Gavin Smith wrote:
It was asked what proof there was for Dr Sim’s statements regarding reporting of infection in small flocks, and in general with the role of intensive farming in the spread of bird flu.
Well, there is a paper published in 2004 describing H5N1 epidemiology in Thailand. I have not re-read the paper for this post, but if I remember clearly, the authors found higher levels of infection in smaller flock sizes, the opposite of what I would have expected. There is also some discussion of the reporting of disease by different sized operations.
The reference is:
Tiensin T., et al. (2004). Highly Pathogenic Avian Influenza H5N1, Thailand, 2004. Emerging Infectious diseases 11(11): 1664-1672.
and can be found at: http://www.cdc.gov/ncidod/EID/vol11no11/05-0608.htm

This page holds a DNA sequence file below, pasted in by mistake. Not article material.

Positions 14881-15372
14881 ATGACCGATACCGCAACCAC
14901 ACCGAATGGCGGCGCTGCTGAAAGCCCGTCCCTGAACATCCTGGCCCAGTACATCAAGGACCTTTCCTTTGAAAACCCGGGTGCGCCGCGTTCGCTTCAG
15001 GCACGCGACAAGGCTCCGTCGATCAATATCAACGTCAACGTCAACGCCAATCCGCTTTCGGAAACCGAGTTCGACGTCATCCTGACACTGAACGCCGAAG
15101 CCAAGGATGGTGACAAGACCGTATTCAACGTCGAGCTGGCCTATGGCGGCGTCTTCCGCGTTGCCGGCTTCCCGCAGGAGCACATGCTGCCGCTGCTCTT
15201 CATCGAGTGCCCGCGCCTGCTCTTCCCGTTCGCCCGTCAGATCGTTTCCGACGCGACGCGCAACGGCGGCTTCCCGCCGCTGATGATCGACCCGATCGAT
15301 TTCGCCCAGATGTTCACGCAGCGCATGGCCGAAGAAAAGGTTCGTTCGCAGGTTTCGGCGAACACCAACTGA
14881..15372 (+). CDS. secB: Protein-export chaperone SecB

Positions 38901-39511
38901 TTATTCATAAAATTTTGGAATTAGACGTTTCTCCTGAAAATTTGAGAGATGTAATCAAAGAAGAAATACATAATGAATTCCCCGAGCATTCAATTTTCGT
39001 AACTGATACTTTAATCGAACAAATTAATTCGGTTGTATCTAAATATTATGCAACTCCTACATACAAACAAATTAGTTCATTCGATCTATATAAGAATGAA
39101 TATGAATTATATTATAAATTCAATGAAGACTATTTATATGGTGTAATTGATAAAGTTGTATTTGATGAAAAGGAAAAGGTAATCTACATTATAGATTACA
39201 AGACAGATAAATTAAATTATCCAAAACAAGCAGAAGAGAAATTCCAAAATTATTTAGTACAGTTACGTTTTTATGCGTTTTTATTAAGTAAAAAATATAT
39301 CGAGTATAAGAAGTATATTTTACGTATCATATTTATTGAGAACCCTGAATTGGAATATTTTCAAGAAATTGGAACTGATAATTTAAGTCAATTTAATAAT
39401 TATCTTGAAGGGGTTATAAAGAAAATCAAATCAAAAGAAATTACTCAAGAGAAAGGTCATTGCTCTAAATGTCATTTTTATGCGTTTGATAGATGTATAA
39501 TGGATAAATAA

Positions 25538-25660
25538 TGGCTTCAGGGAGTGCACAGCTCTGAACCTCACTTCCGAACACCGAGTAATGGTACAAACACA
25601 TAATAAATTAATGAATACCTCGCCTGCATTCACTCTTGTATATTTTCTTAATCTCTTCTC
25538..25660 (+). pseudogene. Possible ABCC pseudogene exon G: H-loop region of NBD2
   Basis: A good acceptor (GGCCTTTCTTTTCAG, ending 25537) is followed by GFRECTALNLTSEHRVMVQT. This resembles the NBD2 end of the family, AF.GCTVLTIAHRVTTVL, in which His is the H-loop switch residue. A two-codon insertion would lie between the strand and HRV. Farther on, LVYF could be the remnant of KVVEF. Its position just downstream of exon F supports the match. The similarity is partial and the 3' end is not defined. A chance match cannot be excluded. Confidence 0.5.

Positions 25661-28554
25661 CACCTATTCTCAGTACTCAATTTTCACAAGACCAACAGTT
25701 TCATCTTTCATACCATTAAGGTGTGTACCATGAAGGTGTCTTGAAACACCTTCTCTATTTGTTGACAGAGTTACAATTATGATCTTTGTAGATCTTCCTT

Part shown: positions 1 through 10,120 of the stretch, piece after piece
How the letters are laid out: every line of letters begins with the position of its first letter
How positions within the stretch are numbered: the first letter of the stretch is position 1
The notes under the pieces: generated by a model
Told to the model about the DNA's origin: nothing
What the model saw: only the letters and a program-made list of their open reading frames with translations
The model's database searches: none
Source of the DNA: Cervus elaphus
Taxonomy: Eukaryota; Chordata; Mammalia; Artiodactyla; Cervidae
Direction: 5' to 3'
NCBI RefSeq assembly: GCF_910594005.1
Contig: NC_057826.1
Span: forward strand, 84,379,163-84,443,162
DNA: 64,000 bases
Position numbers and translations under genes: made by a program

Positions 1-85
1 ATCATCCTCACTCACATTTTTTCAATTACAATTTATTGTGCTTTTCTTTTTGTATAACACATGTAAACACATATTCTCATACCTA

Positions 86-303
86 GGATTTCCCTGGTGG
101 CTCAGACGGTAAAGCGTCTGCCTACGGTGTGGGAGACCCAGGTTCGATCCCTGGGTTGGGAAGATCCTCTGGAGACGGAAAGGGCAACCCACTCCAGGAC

I did re-read the study. Yes, it does find more detected cases of infection in backyard flocks (83% of all cases). But this figure taken alone paints a distorted picture given the much greater number of backyard flocks in the country than commercial flocks. It also doesn’t provide a comparison of the number of infected birds per flock size (given that the backyard flocks are minute in comparison with the factory farms and that mortality rates within backyard farms are generally much lower).
Most importantly, the study found that the proportion of factory farms infected were five times higher than for backyard farms.